I was yelling.  I mean yelling.  I was 3 months into my job as a manager and I was on the phone with one of my guys and we were going at it.  I was the boss! Who was he to question me or to push back on my direction.  I had tried incentives.  I had tried to relate to him, but nothing was working.  It was time to use my power to force him to do what was needed.

He hung up on me.  He also did what I yelled at him to do, but he did it begrudgingly.  The effect on the account was half-ass and we both suffered from the lack luster effort.  I later apologized for treating him like a child.  He apologized for letting it get that far, but the truth was he had nothing to be sorry for.  I had failed in my leadership.

I have always referred to the use of power as a case of either ‘the carrot or the stick’.  Power…  That is right-  I used THAT word.  It is absolutely true that all managers have POWER.  We have to have power in order to do our jobs.  Some people may not like the word, but it is what it is.  Princeton online defines power as:  Possession of controlling influence.

I have recently learned that there are different types of power.  There is Hard Power and Soft Power.  Hard Power is power exerted through force.  You may have seen it displayed at the office in the following ways:

  • Emails in all caps
  • Actual yelling at grown men and women
  • Proximity management (sit here so I can watch you)
  • Write ups with no direction on improvement
  • Incentives to do your job- bonuses without direction

Conversely there is such a thing as Soft Power.  Soft Power is used when a leader has buy-in.  It is a direct contradiction to Hard Power and is defined by asymmetricthreat.net as-  The ability to shape the preferences of others and get others to want the outcomes you want.  YESSIR!  See the difference?

The Carrot or the Stick?

The Carrot or the Stick?

What is ‘the carrot and the stick’ (CaS) some of you may ask?  It is a metaphor used by managers to describe how to motivate people.  The idea is that much like a donkey, people can be motivated by either being whipped with a stick or being tempted to move along with the aid of a carrot dangled in front of them. Many managers believe that the carrot is a Soft Power tool. FAIL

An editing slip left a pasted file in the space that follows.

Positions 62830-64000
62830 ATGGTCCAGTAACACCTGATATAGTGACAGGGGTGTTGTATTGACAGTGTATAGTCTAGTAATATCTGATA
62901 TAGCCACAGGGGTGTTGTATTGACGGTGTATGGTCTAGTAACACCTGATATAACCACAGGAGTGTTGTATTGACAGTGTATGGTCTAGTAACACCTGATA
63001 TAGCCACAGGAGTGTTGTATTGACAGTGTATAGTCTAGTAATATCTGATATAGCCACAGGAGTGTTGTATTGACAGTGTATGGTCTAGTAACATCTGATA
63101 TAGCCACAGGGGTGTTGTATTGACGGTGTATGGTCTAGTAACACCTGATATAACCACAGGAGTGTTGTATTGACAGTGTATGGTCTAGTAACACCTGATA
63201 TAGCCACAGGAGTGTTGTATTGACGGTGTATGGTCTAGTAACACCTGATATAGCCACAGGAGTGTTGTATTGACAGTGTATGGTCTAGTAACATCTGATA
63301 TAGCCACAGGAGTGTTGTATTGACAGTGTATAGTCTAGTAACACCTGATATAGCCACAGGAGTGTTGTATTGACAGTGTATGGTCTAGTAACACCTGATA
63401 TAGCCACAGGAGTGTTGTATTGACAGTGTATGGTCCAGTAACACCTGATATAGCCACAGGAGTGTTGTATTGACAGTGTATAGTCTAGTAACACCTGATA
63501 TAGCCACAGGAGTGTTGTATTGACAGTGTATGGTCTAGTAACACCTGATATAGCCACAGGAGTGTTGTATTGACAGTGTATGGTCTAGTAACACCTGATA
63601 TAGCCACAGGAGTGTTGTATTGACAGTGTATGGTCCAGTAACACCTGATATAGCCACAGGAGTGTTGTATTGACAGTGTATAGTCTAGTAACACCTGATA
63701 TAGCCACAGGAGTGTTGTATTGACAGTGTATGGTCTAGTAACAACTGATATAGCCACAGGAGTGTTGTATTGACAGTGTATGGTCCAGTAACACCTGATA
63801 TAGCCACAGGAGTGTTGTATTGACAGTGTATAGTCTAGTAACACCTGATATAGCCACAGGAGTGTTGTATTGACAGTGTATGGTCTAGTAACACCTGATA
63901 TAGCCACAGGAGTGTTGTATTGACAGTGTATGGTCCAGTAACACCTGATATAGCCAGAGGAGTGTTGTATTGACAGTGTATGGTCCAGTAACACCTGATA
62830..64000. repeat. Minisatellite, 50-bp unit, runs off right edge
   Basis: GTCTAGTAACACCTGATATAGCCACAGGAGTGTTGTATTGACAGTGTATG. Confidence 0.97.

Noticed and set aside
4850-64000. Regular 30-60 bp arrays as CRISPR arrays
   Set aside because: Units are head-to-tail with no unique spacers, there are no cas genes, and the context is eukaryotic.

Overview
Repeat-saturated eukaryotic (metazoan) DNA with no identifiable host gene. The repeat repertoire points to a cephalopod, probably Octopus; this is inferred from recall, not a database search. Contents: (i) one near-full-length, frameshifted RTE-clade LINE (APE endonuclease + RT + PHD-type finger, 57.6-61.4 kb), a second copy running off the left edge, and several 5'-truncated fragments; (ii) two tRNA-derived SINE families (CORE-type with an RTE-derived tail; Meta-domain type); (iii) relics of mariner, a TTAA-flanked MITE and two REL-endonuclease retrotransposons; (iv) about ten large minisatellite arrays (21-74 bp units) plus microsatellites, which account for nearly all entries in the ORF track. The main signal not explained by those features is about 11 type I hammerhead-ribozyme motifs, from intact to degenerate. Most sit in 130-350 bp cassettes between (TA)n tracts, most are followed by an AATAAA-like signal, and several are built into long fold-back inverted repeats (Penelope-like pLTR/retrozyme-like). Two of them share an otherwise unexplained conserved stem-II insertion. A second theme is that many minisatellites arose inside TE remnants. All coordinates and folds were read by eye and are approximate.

I have recently decided that the carrot is as much a tool of Hard Power as the stick is.   Managers can tempt their teams with a carrot, but it is only generating a preconditioned response.  There is no buy-in from the employee.  The carrot becomes a whipping tool used just like a stick.  Most diplomacy defines Hard Power as having control financially over a country or region (sanctions for example).

The CaS metaphor further breaks down as it equates employees to stubborn mules (or Donkeys- I know there is a difference).  There is no way people and donkeys are even in the same boat, even though I believe Donkeys are AWESOME and way better than most animals-  like say…. otters!

I recommend that all managers and leaders work to gain buy-in from their staff on the direction and ideas of the team.  When direction is a group effort and the team works together to achieve goals, then Hard Power is not necessary.  Here are 5 lessons on how to improve on your ability to use Soft Power:

  • Write down what you believe and share it with your team. I call this a Leadership Manifesto. It is a tried and true list of 5 – 10 core beliefs you have as a person.  Once your team knows what you believe, they can communicate with you more effectively.
  • Never push back a one-on-one meetings for any reason. GUILTY!  I do this way more than I should.  This shows disrespect for your team members and does not generate buy in on team ideas.
  • Ask Questions. It is critical to get ideas and input from everyone and asking questions is the only way to do it. Ask WHY and then when you have an answer,  ask WHY again.
  • Say good morning to everyone and good night to anyone left. This may not seem like a big deal, but I say hello to most everyone on my team each morning.  It is sometimes the only 3 minute pocket I have with them when the world is not blowing up in our face.  I have the time to invest in what they say.
  • Tell your team when you have to fight for them.  I will let my team know when I have to scrap for them.  I never do so in a way that makes management seem off-putting to their issues.  I simply let them know that it is my job to take bullets for them.  That is part of why I get paid.

Simply understanding what power is and how it can be used is critical.  By implementing some changes in how you work with your team, you could instantly change the team dynamics.  Try it and let me know how this has worked for you.

Do you believe that there is a place for Hard Power in the work place?  Have you seen areas where the carrot is just an orange, edible stick?

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